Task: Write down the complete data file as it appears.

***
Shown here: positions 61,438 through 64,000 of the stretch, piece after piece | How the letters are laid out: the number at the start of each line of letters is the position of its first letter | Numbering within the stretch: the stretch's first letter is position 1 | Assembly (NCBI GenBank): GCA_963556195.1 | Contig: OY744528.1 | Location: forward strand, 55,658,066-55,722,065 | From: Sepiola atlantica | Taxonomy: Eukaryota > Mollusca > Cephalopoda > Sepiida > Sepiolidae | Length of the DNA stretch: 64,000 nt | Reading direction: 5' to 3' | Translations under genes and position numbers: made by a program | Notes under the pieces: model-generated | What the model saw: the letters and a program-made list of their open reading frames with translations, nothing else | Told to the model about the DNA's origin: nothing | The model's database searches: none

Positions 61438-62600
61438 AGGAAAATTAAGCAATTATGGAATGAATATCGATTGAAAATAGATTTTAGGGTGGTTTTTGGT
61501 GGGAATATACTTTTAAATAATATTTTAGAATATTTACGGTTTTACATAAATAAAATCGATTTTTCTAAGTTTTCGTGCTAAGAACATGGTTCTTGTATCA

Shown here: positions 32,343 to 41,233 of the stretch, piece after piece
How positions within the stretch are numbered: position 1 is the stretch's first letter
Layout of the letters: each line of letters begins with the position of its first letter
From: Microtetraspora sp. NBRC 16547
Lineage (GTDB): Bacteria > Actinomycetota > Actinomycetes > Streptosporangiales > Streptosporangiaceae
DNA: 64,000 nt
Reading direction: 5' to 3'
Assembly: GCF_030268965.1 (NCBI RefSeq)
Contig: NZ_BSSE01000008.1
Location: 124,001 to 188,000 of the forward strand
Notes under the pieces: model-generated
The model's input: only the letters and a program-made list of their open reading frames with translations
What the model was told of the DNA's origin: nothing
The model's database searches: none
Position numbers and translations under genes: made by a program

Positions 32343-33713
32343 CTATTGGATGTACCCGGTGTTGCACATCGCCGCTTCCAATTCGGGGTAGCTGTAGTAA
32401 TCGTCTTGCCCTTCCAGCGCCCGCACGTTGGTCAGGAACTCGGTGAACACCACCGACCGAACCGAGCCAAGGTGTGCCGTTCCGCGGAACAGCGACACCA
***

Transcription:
Shown here: positions 61,438 through 64,000 of the stretch, piece after piece | How the letters are laid out: the number at the start of each line of letters is the position of its first letter | Numbering within the stretch: the stretch's first letter is position 1 | Assembly (NCBI GenBank): GCA_963556195.1 | Contig: OY744528.1 | Location: forward strand, 55,658,066-55,722,065 | From: Sepiola atlantica | Taxonomy: Eukaryota > Mollusca > Cephalopoda > Sepiida > Sepiolidae | Length of the DNA stretch: 64,000 nt | Reading direction: 5' to 3' | Translations under genes and position numbers: made by a program | Notes under the pieces: model-generated | What the model saw: the letters and a program-made list of their open reading frames with translations, nothing else | Told to the model about the DNA's origin: nothing | The model's database searches: none

Positions 61438-62600
61438 AGGAAAATTAAGCAATTATGGAATGAATATCGATTGAAAATAGATTTTAGGGTGGTTTTTGGT
61501 GGGAATATACTTTTAAATAATATTTTAGAATATTTACGGTTTTACATAAATAAAATCGATTTTTCTAAGTTTTCGTGCTAAGAACATGGTTCTTGTATCA

Shown here: positions 32,343 to 41,233 of the stretch, piece after piece
How positions within the stretch are numbered: position 1 is the stretch's first letter
Layout of the letters: each line of letters begins with the position of its first letter
From: Microtetraspora sp. NBRC 16547
Lineage (GTDB): Bacteria > Actinomycetota > Actinomycetes > Streptosporangiales > Streptosporangiaceae
DNA: 64,000 nt
Reading direction: 5' to 3'
Assembly: GCF_030268965.1 (NCBI RefSeq)
Contig: NZ_BSSE01000008.1
Location: 124,001 to 188,000 of the forward strand
Notes under the pieces: model-generated
The model's input: only the letters and a program-made list of their open reading frames with translations
What the model was told of the DNA's origin: nothing
The model's database searches: none
Position numbers and translations under genes: made by a program

Positions 32343-33713
32343 CTATTGGATGTACCCGGTGTTGCACATCGCCGCTTCCAATTCGGGGTAGCTGTAGTAA
32401 TCGTCTTGCCCTTCCAGCGCCCGCACGTTGGTCAGGAACTCGGTGAACACCACCGACCGAACCGAGCCAAGGTGTGCCGTTCCGCGGAACAGCGACACCA